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Summary:

Clearing caches and old back-ups and other ways to optimize for space inside that 128GB SSD you have in your MacBook.

Retina MacBook guts

As Apple starts to make more and more Macs with solid state drives by default, like the new MacBook Airs, and not yet available Mac Pro, storage space on your Mac is becoming a premium once again.  This is especially true when you only have 128 GB of storage on your new 11-inch Air, which is the only size option you have at the $999 price point.

While the performance gains of having an SSD inside your Mac instead of a SATA drive are worth it, managing your free space will still be a task that you need to keep on top of.  And while you may think that the cloud will come to your rescue and free up some of that space, you will find that behind the scenes many of the cloud-based services are just managing a local synced copy of the files you thought were being stored in the cloud.

Here’s how you can identify where all of your hard drive space is going, and a few techniques for managing your free space more effectively.

Locating Large Files

Locating Large Files. Finding out which files and folders on your Mac are taking up all of your hard drive’s space is half the battle.  A good drive space utility that is among the first apps I install on every Mac I own is DaisyDisk ($9.99, Mac). It’ll let you quickly scan your Mac’s hard drives, including attached external drives, and see which files and folders are taking up the most space. The user interface starts out at the top-most folders, and allows you drill down and see exactly where the largest amount of storage is being used.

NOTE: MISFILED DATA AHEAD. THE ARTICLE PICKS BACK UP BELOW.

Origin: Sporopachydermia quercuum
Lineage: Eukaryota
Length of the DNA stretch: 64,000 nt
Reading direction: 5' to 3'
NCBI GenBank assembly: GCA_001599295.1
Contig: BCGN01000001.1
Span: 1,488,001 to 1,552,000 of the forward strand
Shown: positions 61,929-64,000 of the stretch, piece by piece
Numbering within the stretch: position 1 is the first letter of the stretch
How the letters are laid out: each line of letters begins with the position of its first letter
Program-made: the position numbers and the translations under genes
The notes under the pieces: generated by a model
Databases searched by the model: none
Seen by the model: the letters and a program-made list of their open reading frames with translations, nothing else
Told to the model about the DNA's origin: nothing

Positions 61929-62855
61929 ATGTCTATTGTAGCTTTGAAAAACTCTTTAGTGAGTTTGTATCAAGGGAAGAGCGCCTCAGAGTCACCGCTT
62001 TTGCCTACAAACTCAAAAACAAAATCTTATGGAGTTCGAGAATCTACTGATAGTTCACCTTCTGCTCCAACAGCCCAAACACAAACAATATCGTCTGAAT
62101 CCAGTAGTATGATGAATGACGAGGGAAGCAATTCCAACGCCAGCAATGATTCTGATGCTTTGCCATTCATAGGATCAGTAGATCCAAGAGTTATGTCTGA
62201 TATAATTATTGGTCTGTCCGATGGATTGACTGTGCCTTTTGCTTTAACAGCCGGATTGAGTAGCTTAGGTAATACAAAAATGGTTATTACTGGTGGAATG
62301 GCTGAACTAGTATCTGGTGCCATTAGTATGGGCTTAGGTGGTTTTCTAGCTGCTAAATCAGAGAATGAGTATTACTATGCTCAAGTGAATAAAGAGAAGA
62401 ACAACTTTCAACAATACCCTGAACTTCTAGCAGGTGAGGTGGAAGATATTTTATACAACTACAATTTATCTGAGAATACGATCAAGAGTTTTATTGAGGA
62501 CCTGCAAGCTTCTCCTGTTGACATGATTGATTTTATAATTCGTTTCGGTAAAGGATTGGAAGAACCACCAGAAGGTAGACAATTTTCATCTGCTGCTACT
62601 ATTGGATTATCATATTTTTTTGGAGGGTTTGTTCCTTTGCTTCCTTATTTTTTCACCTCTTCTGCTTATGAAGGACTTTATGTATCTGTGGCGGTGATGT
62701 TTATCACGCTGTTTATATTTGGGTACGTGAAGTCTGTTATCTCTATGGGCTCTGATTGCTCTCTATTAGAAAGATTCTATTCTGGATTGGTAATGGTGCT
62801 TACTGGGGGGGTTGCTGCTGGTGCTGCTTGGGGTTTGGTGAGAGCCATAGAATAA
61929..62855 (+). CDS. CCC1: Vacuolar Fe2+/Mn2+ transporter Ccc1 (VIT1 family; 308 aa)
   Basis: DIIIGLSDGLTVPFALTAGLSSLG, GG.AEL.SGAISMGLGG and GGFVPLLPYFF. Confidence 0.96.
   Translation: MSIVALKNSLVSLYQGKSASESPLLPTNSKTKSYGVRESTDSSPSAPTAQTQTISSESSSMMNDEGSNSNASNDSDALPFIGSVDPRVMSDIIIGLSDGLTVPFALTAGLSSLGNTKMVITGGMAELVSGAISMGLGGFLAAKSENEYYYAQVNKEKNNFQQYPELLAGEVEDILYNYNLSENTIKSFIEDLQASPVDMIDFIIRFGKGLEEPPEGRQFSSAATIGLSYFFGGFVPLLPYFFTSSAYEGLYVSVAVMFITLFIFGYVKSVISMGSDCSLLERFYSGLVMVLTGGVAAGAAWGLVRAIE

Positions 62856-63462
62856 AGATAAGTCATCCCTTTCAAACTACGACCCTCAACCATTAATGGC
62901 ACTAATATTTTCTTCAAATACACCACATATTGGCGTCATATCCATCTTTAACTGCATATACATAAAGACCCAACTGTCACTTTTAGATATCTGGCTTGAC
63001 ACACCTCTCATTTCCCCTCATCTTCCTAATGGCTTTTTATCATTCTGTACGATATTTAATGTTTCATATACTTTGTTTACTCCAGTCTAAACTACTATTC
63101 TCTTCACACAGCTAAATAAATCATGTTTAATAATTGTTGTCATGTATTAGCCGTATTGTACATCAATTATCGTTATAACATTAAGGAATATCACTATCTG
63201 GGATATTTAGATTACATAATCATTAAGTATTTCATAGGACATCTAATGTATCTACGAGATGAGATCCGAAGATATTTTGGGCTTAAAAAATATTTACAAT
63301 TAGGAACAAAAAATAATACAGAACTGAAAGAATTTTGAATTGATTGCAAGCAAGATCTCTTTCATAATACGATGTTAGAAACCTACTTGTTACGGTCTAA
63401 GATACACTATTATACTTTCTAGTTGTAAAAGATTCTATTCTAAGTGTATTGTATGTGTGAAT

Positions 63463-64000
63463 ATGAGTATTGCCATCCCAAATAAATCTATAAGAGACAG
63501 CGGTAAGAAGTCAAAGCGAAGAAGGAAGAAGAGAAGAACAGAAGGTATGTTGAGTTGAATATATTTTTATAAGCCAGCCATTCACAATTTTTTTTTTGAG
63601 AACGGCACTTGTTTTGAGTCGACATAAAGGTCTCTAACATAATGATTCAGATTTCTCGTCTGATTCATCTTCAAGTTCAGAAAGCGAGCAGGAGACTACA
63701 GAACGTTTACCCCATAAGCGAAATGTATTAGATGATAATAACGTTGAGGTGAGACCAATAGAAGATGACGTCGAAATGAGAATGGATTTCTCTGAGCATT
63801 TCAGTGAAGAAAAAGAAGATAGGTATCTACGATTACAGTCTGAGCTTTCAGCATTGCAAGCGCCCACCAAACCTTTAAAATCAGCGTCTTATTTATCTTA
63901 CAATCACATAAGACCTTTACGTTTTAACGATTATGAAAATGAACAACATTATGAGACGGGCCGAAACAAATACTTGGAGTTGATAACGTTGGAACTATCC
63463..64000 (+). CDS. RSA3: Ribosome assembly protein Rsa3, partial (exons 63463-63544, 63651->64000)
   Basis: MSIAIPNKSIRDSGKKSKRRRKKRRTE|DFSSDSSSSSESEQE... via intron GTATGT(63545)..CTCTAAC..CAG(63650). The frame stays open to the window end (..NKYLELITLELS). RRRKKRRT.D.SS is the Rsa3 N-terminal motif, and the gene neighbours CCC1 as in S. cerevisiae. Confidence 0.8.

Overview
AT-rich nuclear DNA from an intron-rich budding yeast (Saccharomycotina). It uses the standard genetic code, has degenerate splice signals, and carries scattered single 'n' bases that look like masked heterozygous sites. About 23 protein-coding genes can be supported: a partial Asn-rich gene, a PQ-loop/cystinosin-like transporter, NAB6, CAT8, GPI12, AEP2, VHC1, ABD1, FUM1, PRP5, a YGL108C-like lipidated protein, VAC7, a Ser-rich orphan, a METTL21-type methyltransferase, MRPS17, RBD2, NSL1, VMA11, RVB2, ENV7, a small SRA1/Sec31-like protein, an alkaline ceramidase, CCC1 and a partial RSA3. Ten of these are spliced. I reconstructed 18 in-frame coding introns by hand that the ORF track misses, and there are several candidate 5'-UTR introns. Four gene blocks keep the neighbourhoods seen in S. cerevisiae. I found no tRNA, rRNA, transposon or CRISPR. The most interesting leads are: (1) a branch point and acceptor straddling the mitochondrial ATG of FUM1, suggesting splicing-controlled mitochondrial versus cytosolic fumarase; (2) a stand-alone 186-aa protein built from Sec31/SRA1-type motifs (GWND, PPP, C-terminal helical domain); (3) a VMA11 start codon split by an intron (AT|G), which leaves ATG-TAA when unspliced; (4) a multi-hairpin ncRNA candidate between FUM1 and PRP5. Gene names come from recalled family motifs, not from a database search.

Sleep Memory Cache

Sleep Memory Cache. One of the larger files you will find when using DaisyDisk is what is known as the Sleep Memory Cache file located in the /var/vm folder. Whenever your Mac goes to sleep, it saves the state of the system’s memory into a file on the hard drive. This file will be approximately the same size as the amount of memory you have installed on your Mac. So if you have a MacBook Air with 8GB of memory and a 128GB SSD, that 8GB Sleep Memory Cache file will take up a little over 6 percent of your available hard drive space. There is not much to do about this. There are techniques for preventing your Mac from ever going to sleep, but that is not recommended and will challenge any battery life optimizations you may have made. Not to mention it could also result in lost data if you happen to run out of power when your files are still open.

Clearing Other Caches